Is this an actual picture of your garage? If so, you need to get you plastic bottles up off the cement floor. Cemical that are used to make cement may leach up into you plastic containers with a flat bottom and can contaminate you food inside. If they have rimmed bottoms they are suppose to be okay, but to play it safe put wood or something under them. My mother is the emergency preparedness lady in her church in Cali and told me this, so I did some adjusting myself ! :)

  21. Has anybody else tried sharing this through FB??
    why cant i share some of these great stories??

  22. Vanessa says:

    I haven’t read all the comments so I don’t know if anyone’s mentioned this, but if you have a smartphone there are a number of (free!) apps you can use to keep track of your stockpile inventory. Just scan the barcode of your items when you put them away and you can quickly reference what you have from your phone at any time. You can add expiration info too, and categorize your items. I love that it enables you to see what you have when you’re at the store, so you don’t get carried away and buy 10 more tubes of toothpaste when you already have 10 at home. And it also helps so that things don’t get lost if you stick them in a suitcase somewhere–even if you’ve forgotten where you put it, you know you have it somewhere!

    • Miller Momma says:

      My hubby kept telling me there has to be a way to track it with our smartphones, has anyone found a free app they really like? so i can track what i have and also what prices i got them at and bla bla bla?
      :)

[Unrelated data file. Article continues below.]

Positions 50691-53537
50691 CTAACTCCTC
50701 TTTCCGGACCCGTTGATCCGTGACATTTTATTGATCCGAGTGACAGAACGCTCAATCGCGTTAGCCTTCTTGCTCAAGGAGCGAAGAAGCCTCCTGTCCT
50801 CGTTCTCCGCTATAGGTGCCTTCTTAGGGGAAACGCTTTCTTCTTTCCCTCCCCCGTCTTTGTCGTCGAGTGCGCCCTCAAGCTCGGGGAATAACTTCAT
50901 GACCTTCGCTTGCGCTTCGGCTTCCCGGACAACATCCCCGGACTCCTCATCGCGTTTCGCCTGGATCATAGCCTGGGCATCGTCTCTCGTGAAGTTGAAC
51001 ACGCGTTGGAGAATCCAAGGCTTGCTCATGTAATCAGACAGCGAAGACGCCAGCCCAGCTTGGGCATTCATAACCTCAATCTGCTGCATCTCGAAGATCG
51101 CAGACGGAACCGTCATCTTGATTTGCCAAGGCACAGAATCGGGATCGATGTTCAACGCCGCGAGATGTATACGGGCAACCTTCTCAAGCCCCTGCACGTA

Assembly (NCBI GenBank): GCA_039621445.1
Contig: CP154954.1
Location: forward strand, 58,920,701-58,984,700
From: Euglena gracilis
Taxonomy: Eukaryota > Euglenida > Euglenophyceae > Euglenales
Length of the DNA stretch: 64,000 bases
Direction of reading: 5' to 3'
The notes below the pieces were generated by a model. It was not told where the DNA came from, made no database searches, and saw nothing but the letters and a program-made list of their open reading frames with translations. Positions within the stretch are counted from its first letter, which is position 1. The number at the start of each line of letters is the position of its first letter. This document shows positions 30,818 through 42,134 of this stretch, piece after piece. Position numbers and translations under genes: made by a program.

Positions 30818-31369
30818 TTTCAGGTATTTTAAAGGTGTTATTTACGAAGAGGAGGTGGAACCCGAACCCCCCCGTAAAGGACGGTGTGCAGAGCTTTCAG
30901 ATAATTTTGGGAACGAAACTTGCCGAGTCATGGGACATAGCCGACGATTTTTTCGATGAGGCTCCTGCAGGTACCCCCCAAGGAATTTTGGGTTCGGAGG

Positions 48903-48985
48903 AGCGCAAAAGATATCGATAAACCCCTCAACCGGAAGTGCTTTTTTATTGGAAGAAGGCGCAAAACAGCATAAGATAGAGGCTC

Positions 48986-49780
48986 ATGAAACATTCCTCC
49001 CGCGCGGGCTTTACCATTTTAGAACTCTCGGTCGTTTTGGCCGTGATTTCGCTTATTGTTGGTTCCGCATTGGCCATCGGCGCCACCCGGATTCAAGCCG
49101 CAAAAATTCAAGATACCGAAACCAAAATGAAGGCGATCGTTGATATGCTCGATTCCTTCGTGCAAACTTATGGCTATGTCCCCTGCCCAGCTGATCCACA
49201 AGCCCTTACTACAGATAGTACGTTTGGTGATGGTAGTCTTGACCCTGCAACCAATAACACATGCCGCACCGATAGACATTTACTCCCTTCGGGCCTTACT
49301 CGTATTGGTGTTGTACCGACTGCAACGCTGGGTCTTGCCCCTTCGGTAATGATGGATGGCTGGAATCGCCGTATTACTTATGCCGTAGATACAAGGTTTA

• It’s not an app…it’s an excel spreadsheet, but I really like foodstoragemadeeasy [dot] net

        It takes some work, but it’s very useful and you can track anything!

      • It’s not an app…it’s an excel spreadsheet, but I really like foodstoragemadeeasy [dot] net

        It takes some work, but it’s very useful and you can track anything!

      • It’s not an app…it’s an excel spreadsheet, but I really like foodstoragemadeeasy [dot] net

        It takes some work, but it’s very useful and you can track anything!

      • It’s not an app…it’s an excel spreadsheet, but I really like foodstoragemadeeasy [dot] net

        It takes some work, but it’s very useful and you can track anything!

    • Miller Momma says:

      My hubby kept telling me there has to be a way to track it with our smartphones, has anyone found a free app they really like? so i can track what i have and also what prices i got them at and bla bla bla?
      :)

  23. Coloradocouponer says:

    I don’t have a lot of available space in my basement. I went to my grocery store and got the cardboard flats that they use for the canned goods. I use those for a lot of my extra items. They stack perfectly. I have taken the outside perimiter of the landing in the stairwell to the basement and I stack the cardboard flats full of whatever. The flats against the wall keep the stack stable. They hold just about anything from cans to jars and it is easy to see what is in them.

    Also, if mice are an issue in your area, keep anything they would like up high. They are very resourceful and can leap onto shelves.